Shutting the door to those who knock
by Jonathan Rosenblum
May 16, 2003
In his classic work Tradition and Crisis, historian Jacob Katz describes the relationship between traditional Jewish society and the surrounding gentile world.
On one level, Jews had an extensive web of economic relationships with the surrounding Christian society. On another they lived their lives completely within the confines of Jewish society. The social norms to which they responded were those of the Jewish society, and the approbation they sought was exclusively that of their fellow Jews.
Traditional Jewish society may offer a partial model for the relations between haredim and the secular population of Israel. The values of haredi society and the broader Israeli society are frequently antithetical, just as the values of Jews and Christians in pre-Emancipation Europe were antithetical. Haredi Jews cannot be fully integrated into Israeli society without ceasing to be haredim.
On the other hand, complete separation of haredi and secular society is neither possible nor desirable. The two share an interest in fostering the increased integration of haredim into Israeli economic life. Secular Israelis seek to dramatically decrease the economic dependence of haredi society on the shrinking public purse. And haredim need to become more economically self-sufficient. That self-sufficiency, ironically, requires a greater integration into the Israeli economy.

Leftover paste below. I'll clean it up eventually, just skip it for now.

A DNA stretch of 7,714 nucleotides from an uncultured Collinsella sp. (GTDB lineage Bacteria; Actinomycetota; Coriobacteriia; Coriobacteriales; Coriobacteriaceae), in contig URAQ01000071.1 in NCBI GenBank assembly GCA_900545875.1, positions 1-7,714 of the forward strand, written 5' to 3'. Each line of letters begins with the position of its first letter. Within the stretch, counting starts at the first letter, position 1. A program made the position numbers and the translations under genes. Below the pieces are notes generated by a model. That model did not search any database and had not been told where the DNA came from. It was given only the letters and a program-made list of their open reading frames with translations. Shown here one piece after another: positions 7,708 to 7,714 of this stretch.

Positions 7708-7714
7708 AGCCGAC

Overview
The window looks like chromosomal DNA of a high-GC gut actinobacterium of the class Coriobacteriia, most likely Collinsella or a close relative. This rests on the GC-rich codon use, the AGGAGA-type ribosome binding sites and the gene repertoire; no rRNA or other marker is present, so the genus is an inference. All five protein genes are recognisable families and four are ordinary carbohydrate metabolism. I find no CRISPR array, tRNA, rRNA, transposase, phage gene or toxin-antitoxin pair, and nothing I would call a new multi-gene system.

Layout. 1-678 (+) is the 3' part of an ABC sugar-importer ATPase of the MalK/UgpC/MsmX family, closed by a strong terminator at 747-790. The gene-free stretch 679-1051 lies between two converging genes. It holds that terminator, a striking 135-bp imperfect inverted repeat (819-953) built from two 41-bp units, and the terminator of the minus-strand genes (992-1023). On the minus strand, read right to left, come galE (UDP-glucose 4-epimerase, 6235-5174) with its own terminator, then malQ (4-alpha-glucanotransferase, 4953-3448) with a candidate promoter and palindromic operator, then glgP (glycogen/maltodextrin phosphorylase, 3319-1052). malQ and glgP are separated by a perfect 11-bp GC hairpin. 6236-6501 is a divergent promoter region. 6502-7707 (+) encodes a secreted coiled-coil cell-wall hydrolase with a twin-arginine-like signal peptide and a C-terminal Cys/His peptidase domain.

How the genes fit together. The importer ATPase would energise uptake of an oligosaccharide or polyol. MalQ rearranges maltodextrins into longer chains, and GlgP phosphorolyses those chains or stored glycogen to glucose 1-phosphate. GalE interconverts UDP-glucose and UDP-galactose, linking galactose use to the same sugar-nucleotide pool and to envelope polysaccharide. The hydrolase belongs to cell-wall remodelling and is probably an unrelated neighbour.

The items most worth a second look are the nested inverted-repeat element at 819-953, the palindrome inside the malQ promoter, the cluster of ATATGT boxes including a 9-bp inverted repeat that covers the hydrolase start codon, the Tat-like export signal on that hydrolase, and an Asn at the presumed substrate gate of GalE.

Yet despite the mutual interest of both the general Israeli society and the haredi community in increased haredi economic participation, such participation is by no means a given. The rate of haredi economic participation will be largely determined by haredi perceptions of the intentions of secular public.
If haredim view secular Israelis as bent on the destruction of the haredi community, the community will circle the wagons and shun any structural changes. If, however, the haredi community views the outside society as accepting its continued existence, it will be much more open to economic integration.
Haredi perceptions depend on the degree to which the general society is willing to accommodate haredi needs to foster economic integration. The current debate over curricular reform of the haredi educational system is a case in point.
The Education Ministry proposes conditioning support for haredi education on the acceptance of a curriculum comprising 75% of the allotted school hours and leaving little time for the study of religious subjects. Implementation of that curriculum would end haredi education, and has no chance of being accepted no matter what the price.
On the other hand, the state has an interest in ensuring that graduates of the haredi school system have the basic mathematical and language skills to enable them to earn a living. That does not require, however, making a fetish of the secular curriculum as the key to future employability.
Little specific information is retained from any education. At best, education develops certain analytical abilities. On this score, talmudic training is unsurpassed. A Hebrew University study, for instance, showed haredi teenagers with talmudic training to be superior to their secular counterparts in terms of solving new types of mathematical problems.
Rather than imposing requirements on haredi schools in terms of classroom hours, haredi schools could be evaluated in terms of student performance on standardized national tests. That would allow the haredi schools the flexibility to determine how many hours they require to meet national standards.